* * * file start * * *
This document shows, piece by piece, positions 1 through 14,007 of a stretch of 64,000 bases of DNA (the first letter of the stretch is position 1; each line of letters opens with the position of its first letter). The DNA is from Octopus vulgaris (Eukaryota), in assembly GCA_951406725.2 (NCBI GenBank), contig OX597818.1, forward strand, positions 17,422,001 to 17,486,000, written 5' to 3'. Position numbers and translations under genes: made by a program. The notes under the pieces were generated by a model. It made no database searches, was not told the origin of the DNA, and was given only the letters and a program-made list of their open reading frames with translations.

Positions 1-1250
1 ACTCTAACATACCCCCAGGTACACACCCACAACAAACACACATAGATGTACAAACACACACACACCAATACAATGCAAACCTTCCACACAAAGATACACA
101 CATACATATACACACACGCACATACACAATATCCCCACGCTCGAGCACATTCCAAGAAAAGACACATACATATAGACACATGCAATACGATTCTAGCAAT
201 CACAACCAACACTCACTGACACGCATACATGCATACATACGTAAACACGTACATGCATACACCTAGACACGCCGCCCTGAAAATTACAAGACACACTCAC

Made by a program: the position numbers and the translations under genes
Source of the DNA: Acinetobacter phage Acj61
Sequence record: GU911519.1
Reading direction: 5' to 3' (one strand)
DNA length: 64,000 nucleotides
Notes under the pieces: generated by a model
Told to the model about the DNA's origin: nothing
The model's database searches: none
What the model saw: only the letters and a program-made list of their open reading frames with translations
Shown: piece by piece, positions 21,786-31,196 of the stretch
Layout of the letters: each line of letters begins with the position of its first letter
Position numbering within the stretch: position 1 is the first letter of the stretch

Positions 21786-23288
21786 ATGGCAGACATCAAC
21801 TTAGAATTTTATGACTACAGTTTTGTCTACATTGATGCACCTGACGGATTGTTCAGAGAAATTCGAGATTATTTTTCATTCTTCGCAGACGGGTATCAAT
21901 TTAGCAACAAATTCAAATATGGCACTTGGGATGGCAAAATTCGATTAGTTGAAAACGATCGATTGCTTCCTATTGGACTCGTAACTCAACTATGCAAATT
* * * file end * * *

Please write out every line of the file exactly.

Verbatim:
This document shows, piece by piece, positions 1 through 14,007 of a stretch of 64,000 bases of DNA (the first letter of the stretch is position 1; each line of letters opens with the position of its first letter). The DNA is from Octopus vulgaris (Eukaryota), in assembly GCA_951406725.2 (NCBI GenBank), contig OX597818.1, forward strand, positions 17,422,001 to 17,486,000, written 5' to 3'. Position numbers and translations under genes: made by a program. The notes under the pieces were generated by a model. It made no database searches, was not told the origin of the DNA, and was given only the letters and a program-made list of their open reading frames with translations.

Positions 1-1250
1 ACTCTAACATACCCCCAGGTACACACCCACAACAAACACACATAGATGTACAAACACACACACACCAATACAATGCAAACCTTCCACACAAAGATACACA
101 CATACATATACACACACGCACATACACAATATCCCCACGCTCGAGCACATTCCAAGAAAAGACACATACATATAGACACATGCAATACGATTCTAGCAAT
201 CACAACCAACACTCACTGACACGCATACATGCATACATACGTAAACACGTACATGCATACACCTAGACACGCCGCCCTGAAAATTACAAGACACACTCAC

Made by a program: the position numbers and the translations under genes
Source of the DNA: Acinetobacter phage Acj61
Sequence record: GU911519.1
Reading direction: 5' to 3' (one strand)
DNA length: 64,000 nucleotides
Notes under the pieces: generated by a model
Told to the model about the DNA's origin: nothing
The model's database searches: none
What the model saw: only the letters and a program-made list of their open reading frames with translations
Shown: piece by piece, positions 21,786-31,196 of the stretch
Layout of the letters: each line of letters begins with the position of its first letter
Position numbering within the stretch: position 1 is the first letter of the stretch

Positions 21786-23288
21786 ATGGCAGACATCAAC
21801 TTAGAATTTTATGACTACAGTTTTGTCTACATTGATGCACCTGACGGATTGTTCAGAGAAATTCGAGATTATTTTTCATTCTTCGCAGACGGGTATCAAT
21901 TTAGCAACAAATTCAAATATGGCACTTGGGATGGCAAAATTCGATTAGTTGAAAACGATCGATTGCTTCCTATTGGACTCGTAACTCAACTATGCAAATT